This qualitative study explored coping strategies and perceived barriers to sexual harassment among women employees of Bahir Dar city hospitality workplaces, Northwest Ethiopia. To establish a productive coping strategy for WSH, understanding how women hospitality employees cope with sexual harassment is crucial. It is also vital to understand what barriers deter their coping strategies. Coping WSH and barrier elimination attempts require context-driven strategies that are articulated through an in-depth understanding of local views and indigenous response to WSH practices and respective barriers. Generally, the determinants of coping with SH and the barriers are all local, with specific characteristics that must be realized for appropriate standards to reduce the risk of SH . However, most interventions of SH prevention programs are guided by a broader global, regional, or national level framework , which lacks essential elements of sensitivity and compatibility to the local needs, priorities, and aspirations of the target community . Such a top-down approach often fails to recognize the vital role of communities and ignores the potential of local knowledge, resources, and capacities, and they may even saliently increase women employees' vulnerability to multidimensional impacts of sexual harassment [3, 12, 44].
Given that the determinants, characteristics of vulnerability factors, and barriers are variable based on occupation, gender, and cognition of the victims [23, 24], SH reduction interventions that drive from the contextually irrelevant strategies are fundamentally ineffective [17, 22, 23]. We argue here that the interventions targeted in reducing WSH and its impacts shall be supported by scheming and applying advanced strategies identified by a scientific, research-oriented, and evidence-based coping strategies. This study inductively constructed coping strategies and its barriers that can address the gaps in the science of WSH coping strategies, which often guided by a limited understanding of the nature of the perpetrators, the causes of sexual harassment, the challenges of coping, and socioeconomic characteristics of victims in a specific setting. Thus, the findings of this study and the new framework are useful to design and apply circumstantial and locally appropriate coping strategies to increase women employees' capacity to withstand the consequences of WSH.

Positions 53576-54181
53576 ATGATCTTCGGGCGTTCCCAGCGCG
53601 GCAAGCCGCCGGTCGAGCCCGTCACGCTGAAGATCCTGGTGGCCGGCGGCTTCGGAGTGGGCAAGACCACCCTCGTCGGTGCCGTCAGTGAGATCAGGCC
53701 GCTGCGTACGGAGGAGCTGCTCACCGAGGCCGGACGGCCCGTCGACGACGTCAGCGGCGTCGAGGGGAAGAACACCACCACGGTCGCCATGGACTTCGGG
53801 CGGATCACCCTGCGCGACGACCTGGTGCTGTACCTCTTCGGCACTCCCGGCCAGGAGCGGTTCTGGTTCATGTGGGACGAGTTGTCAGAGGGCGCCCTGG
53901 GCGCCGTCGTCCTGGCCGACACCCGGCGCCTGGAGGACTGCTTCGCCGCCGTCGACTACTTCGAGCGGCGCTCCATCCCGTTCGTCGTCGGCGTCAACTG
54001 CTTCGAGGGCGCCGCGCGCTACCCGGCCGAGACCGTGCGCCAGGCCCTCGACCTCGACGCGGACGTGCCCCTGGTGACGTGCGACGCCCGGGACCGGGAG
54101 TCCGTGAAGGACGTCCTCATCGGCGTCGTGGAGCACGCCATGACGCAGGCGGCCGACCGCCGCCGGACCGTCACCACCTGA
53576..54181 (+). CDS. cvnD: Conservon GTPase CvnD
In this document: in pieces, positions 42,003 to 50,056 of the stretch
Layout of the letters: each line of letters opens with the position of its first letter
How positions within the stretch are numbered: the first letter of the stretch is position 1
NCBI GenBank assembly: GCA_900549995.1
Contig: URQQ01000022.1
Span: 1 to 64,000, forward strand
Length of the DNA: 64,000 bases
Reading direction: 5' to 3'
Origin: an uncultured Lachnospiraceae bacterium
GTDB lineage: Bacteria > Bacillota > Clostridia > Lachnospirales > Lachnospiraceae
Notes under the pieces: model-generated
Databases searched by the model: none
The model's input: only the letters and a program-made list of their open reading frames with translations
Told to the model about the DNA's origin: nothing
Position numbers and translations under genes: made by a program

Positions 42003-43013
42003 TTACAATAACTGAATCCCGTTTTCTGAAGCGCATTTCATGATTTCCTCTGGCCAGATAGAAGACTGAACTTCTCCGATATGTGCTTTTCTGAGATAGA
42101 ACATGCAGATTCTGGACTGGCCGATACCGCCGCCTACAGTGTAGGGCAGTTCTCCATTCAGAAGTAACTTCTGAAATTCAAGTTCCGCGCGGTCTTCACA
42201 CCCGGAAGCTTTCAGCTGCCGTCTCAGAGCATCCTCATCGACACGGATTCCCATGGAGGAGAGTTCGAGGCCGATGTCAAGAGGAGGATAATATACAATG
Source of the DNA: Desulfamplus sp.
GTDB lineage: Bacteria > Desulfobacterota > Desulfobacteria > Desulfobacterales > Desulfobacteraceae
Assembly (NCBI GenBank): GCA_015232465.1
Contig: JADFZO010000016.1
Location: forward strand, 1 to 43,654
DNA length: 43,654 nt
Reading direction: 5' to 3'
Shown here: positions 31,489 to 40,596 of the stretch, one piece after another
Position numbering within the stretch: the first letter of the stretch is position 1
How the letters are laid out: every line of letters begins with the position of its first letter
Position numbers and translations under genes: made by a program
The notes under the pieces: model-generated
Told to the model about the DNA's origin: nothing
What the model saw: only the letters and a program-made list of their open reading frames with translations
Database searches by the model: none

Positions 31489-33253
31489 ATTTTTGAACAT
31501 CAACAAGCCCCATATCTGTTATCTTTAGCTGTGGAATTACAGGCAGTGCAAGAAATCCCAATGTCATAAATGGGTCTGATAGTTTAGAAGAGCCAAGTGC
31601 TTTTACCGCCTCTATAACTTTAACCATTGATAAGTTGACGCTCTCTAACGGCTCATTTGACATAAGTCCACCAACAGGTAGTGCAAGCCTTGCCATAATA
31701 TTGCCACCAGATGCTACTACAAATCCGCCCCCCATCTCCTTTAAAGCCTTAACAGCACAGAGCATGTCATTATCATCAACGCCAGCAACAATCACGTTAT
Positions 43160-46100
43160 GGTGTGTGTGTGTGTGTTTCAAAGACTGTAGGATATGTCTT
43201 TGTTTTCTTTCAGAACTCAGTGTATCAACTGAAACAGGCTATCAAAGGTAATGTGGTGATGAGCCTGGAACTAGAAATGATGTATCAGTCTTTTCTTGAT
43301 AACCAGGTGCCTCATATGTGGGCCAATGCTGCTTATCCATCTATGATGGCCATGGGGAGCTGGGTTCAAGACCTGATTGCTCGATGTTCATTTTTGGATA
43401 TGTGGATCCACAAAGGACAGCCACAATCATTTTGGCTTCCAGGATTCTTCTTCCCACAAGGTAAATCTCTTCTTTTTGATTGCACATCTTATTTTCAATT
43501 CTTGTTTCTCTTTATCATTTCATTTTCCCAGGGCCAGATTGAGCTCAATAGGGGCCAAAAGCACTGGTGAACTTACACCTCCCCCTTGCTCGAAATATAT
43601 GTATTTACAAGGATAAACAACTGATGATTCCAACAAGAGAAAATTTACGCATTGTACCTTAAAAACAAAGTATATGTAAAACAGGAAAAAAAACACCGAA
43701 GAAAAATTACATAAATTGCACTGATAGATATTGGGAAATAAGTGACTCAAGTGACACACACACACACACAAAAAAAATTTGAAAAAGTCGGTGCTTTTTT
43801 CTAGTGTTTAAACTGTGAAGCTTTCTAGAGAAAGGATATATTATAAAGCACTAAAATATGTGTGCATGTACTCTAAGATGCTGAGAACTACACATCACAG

The results of the current study consist of four dimensions (normalization, engagement, help-seeking, and detachment) of coping with WSH with perceived barriers in each dimension application. The strategy shows the relationship among these coping dimensions in the context of hospitality WSH. It accentuates understanding of what makes women employees unable to adapt to the specific dimensions of coping, which in turn makes the women employees less vulnerable to future risks and vulnerability and creates a specific opportunity for future interventions.